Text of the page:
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Scott Brassart

Developing and maintaining a spiritual connection is often mentioned as a basic tenet of recovery from all forms of addiction. In fact, the 12 steps of recovery developed by Alcoholics Anonymous and adapted for use by all other 12-step groups specifically ask us to turn our will and our lives over to a Higher Power, to ask our Higher Power to help us overcome our character defects, and to maintain conscious contact with our Higher Power.

For some addicts, these tasks are relatively easy. They enter recovery with a well-defined religious or spiritual practice that fits their value system and works for them. For other recovering addicts, the situation is vastly different. Often, these individuals were raised in a judgmental, punishing religion that made it difficult for them to ever feel like a decent human being. And now that they’re in recovery and working to change their lives for the better, they don’t want any part of that.

At the same time, they may innately feel (or they are being told by people who have the type of recovery they admire and want for themselves) that they need to develop a spiritual connection. For these individuals, the question is not about the need for a Higher Power, it’s about what that Higher Power should look like, and how they should commune with that entity.

For more information about gratitude and other recovery-related topics, check out the author’s “daily reader” for recovering sex and porn addicts. Click the book cover image above to see the book on

At our Seeking Integrity Treatment Centers, we walk clients through a variety of exercises designed to help them understand their current version of a Higher Power (if any) and their level of satisfaction with that Higher Power. Then we help them discern what a more meaningful and useful version of a Higher Power might look like for them, and how they can connect with and learn to trust that Higher Power. We also make it clear that developing and maintaining a spiritual connection in recovery may or may not involve organized religion, depending on the individual.

If you are struggling to develop a spiritual connection as part of your recovery, ask yourself:

  • What is my current concept of God/Higher Power/religion?
  • Where did that concept come from?
  • Is my concept accepting and supportive, or judgmental and punishing?
  • How do I feel about that?

If you find that your current version of a Higher Power is not working for you, that’s perfectly OK. What’s not OK is to feel like you have to stick with that Higher Power because it’s your only option. Rather than feeling anger and resentment toward the Higher Power of your childhood, you can re-conceptualize this entity.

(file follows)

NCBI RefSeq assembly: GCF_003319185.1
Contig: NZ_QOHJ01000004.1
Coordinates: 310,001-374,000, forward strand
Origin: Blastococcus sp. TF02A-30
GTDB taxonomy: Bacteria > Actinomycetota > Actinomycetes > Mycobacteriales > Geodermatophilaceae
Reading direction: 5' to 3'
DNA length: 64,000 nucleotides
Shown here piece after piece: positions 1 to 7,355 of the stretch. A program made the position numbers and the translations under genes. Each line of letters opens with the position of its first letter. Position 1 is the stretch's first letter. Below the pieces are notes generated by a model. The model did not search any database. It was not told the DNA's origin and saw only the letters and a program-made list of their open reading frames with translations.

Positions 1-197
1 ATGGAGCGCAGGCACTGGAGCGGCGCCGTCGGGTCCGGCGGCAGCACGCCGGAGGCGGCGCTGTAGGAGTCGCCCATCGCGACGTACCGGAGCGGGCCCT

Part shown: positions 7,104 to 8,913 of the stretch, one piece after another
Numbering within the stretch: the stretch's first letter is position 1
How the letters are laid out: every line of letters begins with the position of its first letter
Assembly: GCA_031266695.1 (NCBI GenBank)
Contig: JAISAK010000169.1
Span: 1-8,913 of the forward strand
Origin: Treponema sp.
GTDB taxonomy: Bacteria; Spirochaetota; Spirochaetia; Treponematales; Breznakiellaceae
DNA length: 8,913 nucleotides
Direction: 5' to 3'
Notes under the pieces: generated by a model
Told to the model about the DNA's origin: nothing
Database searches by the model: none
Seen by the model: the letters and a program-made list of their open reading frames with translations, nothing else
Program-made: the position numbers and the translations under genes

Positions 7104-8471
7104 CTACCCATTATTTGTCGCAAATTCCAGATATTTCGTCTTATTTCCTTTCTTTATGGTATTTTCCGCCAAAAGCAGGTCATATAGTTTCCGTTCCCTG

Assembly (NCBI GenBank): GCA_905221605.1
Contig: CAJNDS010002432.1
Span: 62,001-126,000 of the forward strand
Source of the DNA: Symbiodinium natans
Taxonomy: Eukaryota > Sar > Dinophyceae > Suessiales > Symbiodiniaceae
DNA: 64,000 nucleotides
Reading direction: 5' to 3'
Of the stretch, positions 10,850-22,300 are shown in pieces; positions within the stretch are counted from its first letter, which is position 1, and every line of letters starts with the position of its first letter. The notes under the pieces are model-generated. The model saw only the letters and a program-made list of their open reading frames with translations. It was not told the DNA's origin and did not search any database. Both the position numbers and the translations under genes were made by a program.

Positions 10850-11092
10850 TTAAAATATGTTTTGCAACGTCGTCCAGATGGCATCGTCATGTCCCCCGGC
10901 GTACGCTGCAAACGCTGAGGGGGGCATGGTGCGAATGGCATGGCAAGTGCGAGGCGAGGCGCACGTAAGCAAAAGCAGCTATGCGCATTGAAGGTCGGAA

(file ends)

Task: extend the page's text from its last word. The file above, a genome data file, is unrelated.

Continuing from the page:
There are many ways to go about this re-conceptualization process. One of the more common routes is to simply explore established religions and spiritual practices to see what appeals to you. There are multiple forms of Christianity, Judaism, Buddhism, and other major religions. Feel free to examine them all, latching onto and keeping the beliefs you like while discarding beliefs you don’t like.

Most people who walk this path find that almost every religion has at least a few ideas that appeal to them. They may even find a specific religion or practice with which they strongly identify. If that happens, they can formally adopt that religion or practice. But plenty of recovering addicts just take the bits and pieces that resonate while continuing to learn about and explore other options.

Other recovering addicts find that they are so turned off by and resentful toward organized religion (and perhaps organizations in general) that they need to find something completely new an uncorrupted by human belief and action. At Seeking Integrity, we ask clients who are interested in this to do one or both of two things.

  1. Write a want ad for your Higher Power, usually something like, “Sought, one Higher Power. Must be kind and loving. Must be willing to accept me as I am, even as I work to make significant changes in my life. Sense of humor is a must.”
  2. Draw a large circle on a sheet of paper. Write traits you’d like your Higher Power to have inside the circle. Usually these traits are things like nonjudgmental, helpful, available, and empathetic. Then write traits you do not want in your Higher Power. Usually these traits are things like angry, punishing, narrow-minded, and rigid. Once this diagram is complete, use a pair of scissors to cut away everything outside the circle. The material that you cut away should be shredded or ceremonially burned. The circle that remains can be used as a description of your Higher Power.

Another common tactic, especially with individuals new to recovery, is to think about residential rehab, individual therapy, group therapy, and 12-step recovery groups as a Higher Power. Sometimes the men and women who choose this path will decide to think about the word “God” as an acronym describing the Good Orderly Direction they get from treatment, therapists, sponsors, and fellow recovering addicts.

The good news about recovery is that you do not need to share the spiritual belief system of anyone else. Your therapist can believe one thing, your sponsor can believe another, and you can believe something entirely different. The goal is not for you to conform; the goal is for you to find a spiritual connection that can help you walk the sometimes rocky path of sobriety and healing.


In my next posting to this site, we will discuss ways in which you can connect with and learn to trust your Higher Power, once you’ve decided on what your Higher Power looks like.